DEAR JOAN: I was wondering if you can help us figure what is eating our insulation. We have a window air conditioner, and we spray sealant in between the wood and the air conditioner. I hear scratching at night.

I have seen yellow jackets take the inside of the tree for their hives. I was wondering if it is something like that. We have checked for rat droppings and have seen none. We put out rat traps, but if it's rats, they go around them. I am wondering if it is a critter using the insulation to make nests.

I don't wish to put out sticky traps because the only thing I have gotten with those are birds and my dog who thought it smelled good or it was something new and interesting. Poor thing.

Could rats be the cause of the scratching noises heard by a home owner?
Could rats be the cause of the scratching noises heard by a home owner? ( Kimberly Jackson )

If you can give us a clue as to what it would be I would appreciate it.

Sherry

Bay Area

DEAR SHERRY: The most likely culprit is rats. Birds might take insulation for nest building, but we are past the time for that. Rats have a track record of getting into insulation, and just because you haven't seen evidence of them doesn't mean they aren't there.

I'm thinking perhaps they gained entrance through a space around the air conditioner, and they may be living in your walls. When you hear the scratching, try pounding on the wall near the air conditioner and then listen for sounds of scurrying.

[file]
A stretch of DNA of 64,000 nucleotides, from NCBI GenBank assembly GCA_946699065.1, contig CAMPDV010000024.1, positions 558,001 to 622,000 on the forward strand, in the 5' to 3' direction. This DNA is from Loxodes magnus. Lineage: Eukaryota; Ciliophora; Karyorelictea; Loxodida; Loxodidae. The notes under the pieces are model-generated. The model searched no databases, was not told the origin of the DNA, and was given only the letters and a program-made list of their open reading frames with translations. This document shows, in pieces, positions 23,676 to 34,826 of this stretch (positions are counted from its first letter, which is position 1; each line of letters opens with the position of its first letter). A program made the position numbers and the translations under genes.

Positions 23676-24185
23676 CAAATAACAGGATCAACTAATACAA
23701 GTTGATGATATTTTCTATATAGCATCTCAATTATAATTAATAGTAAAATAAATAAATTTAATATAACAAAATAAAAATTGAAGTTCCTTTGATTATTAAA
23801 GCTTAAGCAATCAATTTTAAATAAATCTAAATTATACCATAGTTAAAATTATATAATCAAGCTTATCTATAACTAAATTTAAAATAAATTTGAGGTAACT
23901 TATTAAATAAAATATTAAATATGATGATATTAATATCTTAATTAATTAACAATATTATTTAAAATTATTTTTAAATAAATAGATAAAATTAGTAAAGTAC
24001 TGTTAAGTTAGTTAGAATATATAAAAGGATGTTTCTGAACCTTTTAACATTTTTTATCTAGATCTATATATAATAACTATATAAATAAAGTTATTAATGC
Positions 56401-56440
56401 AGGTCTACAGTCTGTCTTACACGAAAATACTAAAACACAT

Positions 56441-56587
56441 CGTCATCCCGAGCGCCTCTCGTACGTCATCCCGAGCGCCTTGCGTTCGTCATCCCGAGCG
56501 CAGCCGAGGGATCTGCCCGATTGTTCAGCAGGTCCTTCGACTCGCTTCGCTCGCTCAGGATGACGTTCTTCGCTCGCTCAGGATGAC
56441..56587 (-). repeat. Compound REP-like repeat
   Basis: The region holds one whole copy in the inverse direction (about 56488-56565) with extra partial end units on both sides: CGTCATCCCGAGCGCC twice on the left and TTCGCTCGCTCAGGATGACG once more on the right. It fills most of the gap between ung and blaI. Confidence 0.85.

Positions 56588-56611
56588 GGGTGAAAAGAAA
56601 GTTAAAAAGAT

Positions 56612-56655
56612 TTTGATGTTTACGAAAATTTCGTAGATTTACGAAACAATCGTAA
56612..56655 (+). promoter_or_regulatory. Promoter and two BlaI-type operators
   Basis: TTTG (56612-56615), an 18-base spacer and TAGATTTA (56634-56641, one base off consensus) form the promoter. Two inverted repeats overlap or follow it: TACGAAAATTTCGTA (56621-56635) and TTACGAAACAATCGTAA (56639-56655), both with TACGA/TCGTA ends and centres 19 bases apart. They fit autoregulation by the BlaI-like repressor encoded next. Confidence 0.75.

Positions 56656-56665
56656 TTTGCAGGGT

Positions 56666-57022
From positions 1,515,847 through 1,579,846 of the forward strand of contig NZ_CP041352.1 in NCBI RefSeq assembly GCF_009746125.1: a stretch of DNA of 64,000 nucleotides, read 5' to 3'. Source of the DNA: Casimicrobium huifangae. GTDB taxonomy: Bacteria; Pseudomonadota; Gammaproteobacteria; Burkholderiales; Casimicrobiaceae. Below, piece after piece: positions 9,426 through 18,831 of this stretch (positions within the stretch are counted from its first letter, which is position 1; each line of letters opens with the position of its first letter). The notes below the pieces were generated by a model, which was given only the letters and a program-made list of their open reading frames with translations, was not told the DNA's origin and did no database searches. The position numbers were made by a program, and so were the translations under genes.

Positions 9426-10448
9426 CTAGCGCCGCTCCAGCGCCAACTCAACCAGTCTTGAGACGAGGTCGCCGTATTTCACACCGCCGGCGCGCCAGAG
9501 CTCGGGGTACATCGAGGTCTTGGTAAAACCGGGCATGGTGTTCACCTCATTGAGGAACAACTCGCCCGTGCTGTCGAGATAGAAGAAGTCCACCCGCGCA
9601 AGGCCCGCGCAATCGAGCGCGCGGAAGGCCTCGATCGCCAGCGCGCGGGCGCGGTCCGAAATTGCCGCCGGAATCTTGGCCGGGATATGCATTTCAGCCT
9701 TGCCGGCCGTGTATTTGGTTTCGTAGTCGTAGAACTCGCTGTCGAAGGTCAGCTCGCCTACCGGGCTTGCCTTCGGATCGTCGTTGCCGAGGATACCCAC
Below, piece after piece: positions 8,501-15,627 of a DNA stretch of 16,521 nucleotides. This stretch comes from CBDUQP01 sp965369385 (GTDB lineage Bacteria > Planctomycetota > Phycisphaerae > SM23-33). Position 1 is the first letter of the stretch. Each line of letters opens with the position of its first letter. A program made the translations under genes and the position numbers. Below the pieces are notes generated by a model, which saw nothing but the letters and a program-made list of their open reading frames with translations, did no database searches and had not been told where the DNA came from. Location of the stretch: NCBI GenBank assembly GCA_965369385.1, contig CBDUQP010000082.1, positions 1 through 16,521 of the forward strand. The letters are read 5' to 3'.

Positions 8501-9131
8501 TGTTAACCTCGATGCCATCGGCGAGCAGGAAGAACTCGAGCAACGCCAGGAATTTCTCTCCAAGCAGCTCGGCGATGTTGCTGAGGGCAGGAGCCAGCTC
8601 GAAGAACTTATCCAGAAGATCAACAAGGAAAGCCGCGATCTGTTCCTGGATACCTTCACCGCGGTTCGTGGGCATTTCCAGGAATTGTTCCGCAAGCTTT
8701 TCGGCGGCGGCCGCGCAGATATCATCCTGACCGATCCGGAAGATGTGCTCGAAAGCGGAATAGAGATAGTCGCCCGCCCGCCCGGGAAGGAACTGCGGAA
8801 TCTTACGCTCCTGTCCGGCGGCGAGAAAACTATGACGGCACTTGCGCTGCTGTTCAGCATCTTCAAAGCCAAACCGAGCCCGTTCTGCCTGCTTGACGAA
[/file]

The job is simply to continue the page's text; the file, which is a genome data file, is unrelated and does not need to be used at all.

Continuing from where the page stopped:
There are very few nonlethal methods of dealing with rats. Peppermint oil is said to be a deterrent, and worth trying.

If you do feel forced to go the deadly route, please do not use poisons. As I've said more than once the poisons are cruel ways to administer death, and the dying rats can be eaten by other animals, passing the poison down the food chain.

Sticky traps are just as cruel. The rats struggle to get free, ripping off their skin in the process. Those that can't escape starve to death or die slowly from injuries incurred while trying to escape. As you experienced, they also can ensnare animals you don't want to catch.

The better mouse trap in this case is the old-fashioned mouse, or rat, trap. Rat traps aren't 100 percent effective and might not kill right away, so check them often so you don't leave an animal to suffer. You also can try an electronic rat zapper that electrocutes and kills the rat immediately.

Once you are rid of the rats, check carefully for holes and plug them to keep any more rats from coming in. That will keep the mayhem down to a minimum.

DEAR JOAN: Our lawn was graced with a large pile or two of long black feathers, at least two dozen, and some smaller fluff, where it looks like a crow met its match.

I saw no traces of a body, except what appeared to be a portion of a cleanly picked skull bone. I am sure this was not a cat who did this. Does it sound like a hawk?

Julie Machado

Hayward

DEAR JULIE: I wouldn't be so quick as to dismiss a cat. Although cats generally pick on smaller birds, a good mouser could take down a crow. However, I think a hawk is most likely the culprit as far as the killing goes.

A crow is no match for a red-tailed, Cooper's or sharp-shinned hawk, or a goshawk. They kill their prey by decapitating them and taking the body elsewhere to eat. Something obviously got to the head. That might have been any number of smaller creatures.

Contact Joan Morris at jmorris@bayareanewsgroup.com. Follow her at Twitter.com/AskJoanMorris.